The causes and impacts of urban Indigenous homelessness are difficult to measure, as they are based on front-line worker observations and municipal reports that examine this trend. According to research published by the Homeless Hub, it is estimated that:
- The urban Indigenous homeless population accounts for 29 % of the overall homeless population in Canada
- Of the total 70,2000 Canadian urban homeless individuals, roughly 20,358 are Indigenous (based on recent censuses)
- 6.97% of all urban Indigenous peoples are considered homeless on any one night, compared to 0.78% of the non-Indigenous population
- 1 in 4 Indigenous individuals in Canada are living below the poverty line
At the municipal level, according to the Calgary Homeless Foundation:
- Indigenous people make up less than 3% of the population in Calgary, yet they represent 21.1% of the homeless population
- Indigenous women are over-represented within the female homeless population, where 30.4% of all homeless women counted identified as Aboriginal (as compared to 21.1% of the whole population)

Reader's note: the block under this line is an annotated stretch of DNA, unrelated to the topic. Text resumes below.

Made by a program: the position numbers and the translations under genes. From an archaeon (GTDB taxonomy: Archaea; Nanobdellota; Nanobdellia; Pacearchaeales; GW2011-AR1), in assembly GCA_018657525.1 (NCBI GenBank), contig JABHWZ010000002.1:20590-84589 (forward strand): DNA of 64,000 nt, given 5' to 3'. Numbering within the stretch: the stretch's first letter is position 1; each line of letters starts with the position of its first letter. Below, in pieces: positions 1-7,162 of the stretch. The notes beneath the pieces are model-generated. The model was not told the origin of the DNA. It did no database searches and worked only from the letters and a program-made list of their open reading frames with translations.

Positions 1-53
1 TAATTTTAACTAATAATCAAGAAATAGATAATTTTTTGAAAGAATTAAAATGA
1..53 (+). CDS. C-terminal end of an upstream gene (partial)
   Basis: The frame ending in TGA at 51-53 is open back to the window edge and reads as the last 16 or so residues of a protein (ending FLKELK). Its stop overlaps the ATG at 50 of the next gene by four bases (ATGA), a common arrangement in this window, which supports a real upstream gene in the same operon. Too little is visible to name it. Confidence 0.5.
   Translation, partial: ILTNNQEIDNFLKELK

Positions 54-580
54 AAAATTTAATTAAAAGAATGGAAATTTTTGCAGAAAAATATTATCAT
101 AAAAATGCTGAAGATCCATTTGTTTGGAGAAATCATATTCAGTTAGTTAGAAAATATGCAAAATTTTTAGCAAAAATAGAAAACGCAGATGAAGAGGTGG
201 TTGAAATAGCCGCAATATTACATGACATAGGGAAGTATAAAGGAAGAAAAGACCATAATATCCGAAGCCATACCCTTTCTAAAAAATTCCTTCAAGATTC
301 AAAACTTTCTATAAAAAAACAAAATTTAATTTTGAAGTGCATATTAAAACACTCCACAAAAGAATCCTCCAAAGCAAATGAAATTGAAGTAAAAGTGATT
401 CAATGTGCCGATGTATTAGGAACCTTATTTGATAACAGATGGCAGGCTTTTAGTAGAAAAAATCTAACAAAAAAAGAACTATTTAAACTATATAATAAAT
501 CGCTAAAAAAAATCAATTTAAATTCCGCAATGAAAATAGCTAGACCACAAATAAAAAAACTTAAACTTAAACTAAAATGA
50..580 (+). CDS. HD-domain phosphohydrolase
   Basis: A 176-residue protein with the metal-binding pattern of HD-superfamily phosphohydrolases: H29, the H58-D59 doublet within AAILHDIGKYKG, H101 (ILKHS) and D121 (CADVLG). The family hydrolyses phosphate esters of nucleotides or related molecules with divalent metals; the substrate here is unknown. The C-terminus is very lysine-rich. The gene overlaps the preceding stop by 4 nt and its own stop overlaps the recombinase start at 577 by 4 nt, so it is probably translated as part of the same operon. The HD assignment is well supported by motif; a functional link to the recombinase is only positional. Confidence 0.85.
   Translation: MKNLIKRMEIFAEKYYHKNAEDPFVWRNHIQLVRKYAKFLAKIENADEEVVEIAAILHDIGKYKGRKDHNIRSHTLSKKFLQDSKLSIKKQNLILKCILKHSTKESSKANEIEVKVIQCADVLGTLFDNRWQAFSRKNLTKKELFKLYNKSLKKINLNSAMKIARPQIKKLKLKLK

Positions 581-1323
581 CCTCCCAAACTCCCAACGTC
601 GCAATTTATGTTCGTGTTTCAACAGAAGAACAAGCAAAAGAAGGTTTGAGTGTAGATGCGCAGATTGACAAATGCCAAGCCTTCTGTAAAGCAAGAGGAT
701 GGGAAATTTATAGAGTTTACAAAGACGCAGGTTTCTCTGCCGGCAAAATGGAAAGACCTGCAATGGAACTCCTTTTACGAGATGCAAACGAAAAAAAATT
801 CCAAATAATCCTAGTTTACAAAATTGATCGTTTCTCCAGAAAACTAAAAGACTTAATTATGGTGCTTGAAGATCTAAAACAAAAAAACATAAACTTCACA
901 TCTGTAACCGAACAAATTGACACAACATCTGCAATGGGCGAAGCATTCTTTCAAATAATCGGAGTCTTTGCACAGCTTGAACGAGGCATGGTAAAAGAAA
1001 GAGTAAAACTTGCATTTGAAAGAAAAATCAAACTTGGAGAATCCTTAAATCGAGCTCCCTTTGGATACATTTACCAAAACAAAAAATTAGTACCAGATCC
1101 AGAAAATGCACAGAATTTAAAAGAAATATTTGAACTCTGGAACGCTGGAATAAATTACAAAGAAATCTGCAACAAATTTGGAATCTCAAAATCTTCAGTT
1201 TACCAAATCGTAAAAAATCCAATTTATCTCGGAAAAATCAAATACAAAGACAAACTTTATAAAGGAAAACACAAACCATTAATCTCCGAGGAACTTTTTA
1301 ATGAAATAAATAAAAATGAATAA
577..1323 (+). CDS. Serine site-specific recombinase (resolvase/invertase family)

- The overrepresentation of Indigenous families experiencing homelessness is even worse with nearly 50% of families accessing emergency shelter identifying as Indigenous
The City of Calgary’s Affordable Housing Strategy, and collaborations with partners like Calgary Neighborhoods have been pivotal in ensuring that we are supporting Indigenous individuals and poverty reduction in Calgary. Other documents like “Imagine Calgary” aim to transform all of Calgary’s public institutions and systems to include Indigenous policies that reduce barriers and recognize the adverse colonial history experienced by Indigenous peoples in Canada.